Date: Wed, 27 Apr 2011 19:21:54 -0400
Reply-To: DCHAS-L Discussion List <DCHAS-L**At_Symbol_Here**LIST.UVM.EDU>
Sender: DCHAS-L Discussion List <DCHAS-L**At_Symbol_Here**LIST.UVM.EDU>
From: ILPI <info**At_Symbol_Here**ILPI.COM>
Subject: Re: Safe Procedure?
circumstances, the reaction works as planned, the formic acid condenses,
and essentially no fumes are released. And if something goes
wrong, the fume hood will be the Last Line of
In the case you presented, the Last
Line of Defense has been taken out, and the researcher has made attempts
to reduce the probability of Something Unexpected happening.
Essentially, he's trying to revise the procedure so that the fume
hood is not needed.
Unfortunately, one can not
anticipate all possible Something Unexpected scenarios and the
researcher has only taken steps to avert one obvious failure scenario -
runaway heating. He/she has not planned for cooling water
failure. So if the water fails, all of the formic acid goes out
into the lab. Which won't hurt anyone right away as the lab will
be empty, but will corrode all sorts of things and no doubt work its way
into other occupied spaces and have numerous unintended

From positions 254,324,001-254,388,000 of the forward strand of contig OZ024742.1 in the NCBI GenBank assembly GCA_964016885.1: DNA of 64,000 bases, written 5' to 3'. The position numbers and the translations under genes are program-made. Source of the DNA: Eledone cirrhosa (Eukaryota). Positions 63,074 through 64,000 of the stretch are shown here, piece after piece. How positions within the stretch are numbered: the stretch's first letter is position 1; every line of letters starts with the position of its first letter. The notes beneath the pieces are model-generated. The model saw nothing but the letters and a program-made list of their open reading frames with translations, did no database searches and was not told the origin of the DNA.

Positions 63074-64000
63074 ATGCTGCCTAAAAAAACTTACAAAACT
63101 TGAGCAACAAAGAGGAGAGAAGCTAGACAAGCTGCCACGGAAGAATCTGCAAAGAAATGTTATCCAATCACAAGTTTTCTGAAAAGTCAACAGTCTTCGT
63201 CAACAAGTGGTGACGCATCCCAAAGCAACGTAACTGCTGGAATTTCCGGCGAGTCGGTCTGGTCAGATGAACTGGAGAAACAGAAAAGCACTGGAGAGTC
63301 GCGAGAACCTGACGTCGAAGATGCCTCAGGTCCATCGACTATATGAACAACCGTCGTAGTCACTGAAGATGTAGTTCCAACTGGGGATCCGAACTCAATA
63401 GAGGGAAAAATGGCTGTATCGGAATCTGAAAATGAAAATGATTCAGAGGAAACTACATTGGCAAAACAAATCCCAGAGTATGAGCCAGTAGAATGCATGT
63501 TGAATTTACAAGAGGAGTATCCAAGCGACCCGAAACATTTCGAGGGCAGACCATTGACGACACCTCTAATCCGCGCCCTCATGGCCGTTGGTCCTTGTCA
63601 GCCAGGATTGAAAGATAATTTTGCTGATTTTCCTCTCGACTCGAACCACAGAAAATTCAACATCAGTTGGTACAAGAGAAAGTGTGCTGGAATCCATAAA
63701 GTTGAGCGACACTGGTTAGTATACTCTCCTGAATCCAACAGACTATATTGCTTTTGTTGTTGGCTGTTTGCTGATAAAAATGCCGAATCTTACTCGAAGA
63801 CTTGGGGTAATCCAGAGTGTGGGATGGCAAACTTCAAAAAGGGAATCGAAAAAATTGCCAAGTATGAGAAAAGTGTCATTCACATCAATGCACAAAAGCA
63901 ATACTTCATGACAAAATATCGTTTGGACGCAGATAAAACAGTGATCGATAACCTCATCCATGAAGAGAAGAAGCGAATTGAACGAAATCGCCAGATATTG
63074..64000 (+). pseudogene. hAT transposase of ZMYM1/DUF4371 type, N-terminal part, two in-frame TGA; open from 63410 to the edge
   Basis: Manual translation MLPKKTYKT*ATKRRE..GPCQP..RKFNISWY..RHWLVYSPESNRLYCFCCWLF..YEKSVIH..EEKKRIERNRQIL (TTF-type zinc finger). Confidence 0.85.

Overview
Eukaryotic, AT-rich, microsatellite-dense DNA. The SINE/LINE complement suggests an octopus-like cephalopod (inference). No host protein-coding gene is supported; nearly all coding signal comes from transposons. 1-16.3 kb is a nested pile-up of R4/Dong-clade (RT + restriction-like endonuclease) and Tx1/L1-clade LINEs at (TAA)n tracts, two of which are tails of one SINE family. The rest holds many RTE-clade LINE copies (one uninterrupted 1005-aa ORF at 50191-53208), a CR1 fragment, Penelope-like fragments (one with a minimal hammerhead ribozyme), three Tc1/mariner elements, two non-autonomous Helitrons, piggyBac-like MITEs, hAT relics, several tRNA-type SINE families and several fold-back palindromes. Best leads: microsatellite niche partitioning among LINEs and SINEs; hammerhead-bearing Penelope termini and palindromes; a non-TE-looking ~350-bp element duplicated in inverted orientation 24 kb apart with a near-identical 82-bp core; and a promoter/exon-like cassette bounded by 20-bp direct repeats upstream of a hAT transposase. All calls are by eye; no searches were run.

On the other hand, if the
condenser water outlet had a flow indicator that would cut power to the
heater in the event of cooling water failure, then perhaps the risk
becomes acceptable. A sensor that will switch off the heater and
fire off a solenoid to shut the water supply (in the event of a popped
hose, for example) is about $800 and the solenoid is about $170 based on
the price sheet I have for the models we are will be selling in the near
Or maybe not, because something *else*
Unexpected could also happen. Ah, the joy of risk
Safety Emporium - Lab & Safety Supplies featuring brand
On Apr 27, 2011, at 4:33 PM,
Cody, Regina J. (GSFC-6910) wrote:
My colleague is seeking advice
as to whether the following procedure was a safe way to deal with a fume
Here is his description of
what occurred. I have a picture (96 kb) of the initial setup if
needed and the list server can handle.
A 48 hour reflux to extract 19 g of powdered
rocky material in 68 g of 95% formic acid was needed.
A 250 mL single neck (14/20 joint) round bottom flask on an electric
heating mantle with a Liebig Condenser in a fume hood. When heat
was applied, a glass beaker was inverted and placed over the top of the
condenser to prevent any particulates from contaminating the system
(without risking a pressurization). One day into the extraction
the building fume hood fans stopped. The lab manager decided that
terminating the procedure would compromise the rare meteorite sample and
elected to proceed as follows. He added a second identical water
cooled Liebig Condenser above the first, closed the hood sash, and
evacuated the 17,600 ft^3 lab (with proper warning signs on all the
doors) until the completion of the experiment on the following
an unsafe action?
for your comments.
NASA Goddard Space Flight